The city’s handling of Art Pawlowski’s Street Church Ministries bordered on an abuse of power, a judge said yesterday in throwing out bylaw and traffic charges.
Provincial court Judge Allan Fradsham said what began as noise complaint blossomed into something much bigger.
"I am concerned by the actions of certain city officials," Fradsham said in a written ruling.
"It is worth recalling that these matters apparently began as a result of complaints received by the city over ‘noise’ relating to the accused’s activities at Triangle Park," Fradsham said.
"But, he is not before this court on any noise violations," the judge said.
"Instead, the charges here flowed from the city’s considerable efforts to curtail the (disputed) behaviours."
Fradsham said while both sides shouldered some blame the city appeared to go too far.
"Perhaps not ‘the clearest of cases’ of abuse of power, the city’s attempts, through bylaw officers and police officers, to limit the scope of the efforts by the accused to minister to his congregants, fall precariously close to being excessive and, to any reasonable observer, an abuse of power."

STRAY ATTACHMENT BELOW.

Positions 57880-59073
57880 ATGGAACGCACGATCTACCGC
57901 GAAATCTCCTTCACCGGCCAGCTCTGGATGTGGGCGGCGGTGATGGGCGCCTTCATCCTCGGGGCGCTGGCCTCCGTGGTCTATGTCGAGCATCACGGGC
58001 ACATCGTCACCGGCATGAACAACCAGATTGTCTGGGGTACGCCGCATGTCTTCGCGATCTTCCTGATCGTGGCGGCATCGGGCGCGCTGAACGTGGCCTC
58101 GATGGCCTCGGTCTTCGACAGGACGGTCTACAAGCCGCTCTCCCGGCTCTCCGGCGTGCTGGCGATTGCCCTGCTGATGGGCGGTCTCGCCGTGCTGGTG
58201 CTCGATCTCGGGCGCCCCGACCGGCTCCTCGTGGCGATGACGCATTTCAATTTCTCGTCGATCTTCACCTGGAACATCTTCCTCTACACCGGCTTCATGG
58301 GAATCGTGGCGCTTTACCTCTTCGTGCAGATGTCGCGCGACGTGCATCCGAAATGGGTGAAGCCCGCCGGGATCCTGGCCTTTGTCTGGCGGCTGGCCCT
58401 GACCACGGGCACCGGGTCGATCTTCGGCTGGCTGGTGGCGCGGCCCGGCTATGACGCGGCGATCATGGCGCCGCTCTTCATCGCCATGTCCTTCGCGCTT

The judge ultimately ruled six of the charges against Pawlowski were in violation of either his freedom of religion, or freedom of expression.
He was acquitted on two charges of using amplification without a permit, three of placing material on a street without a permit, and a highway charge of causing unnecessary noise from a vehicle.
A seventh charge of stunting on a roadway while handing out food by the Mustard Seed was also not made out, Fradsham said, in a lengthy, 90-page ruling.
"The accused was engaged in distributing food to certain members of the public, while using a sound amplification system to broadcast his religious message," the judge said.
"His use of a cross as a visual medium was part of that activity, emphasizing its religious connotations.
"None of these behaviours, taken individually, or collectively, could be said to constitute a ‘stunt.’"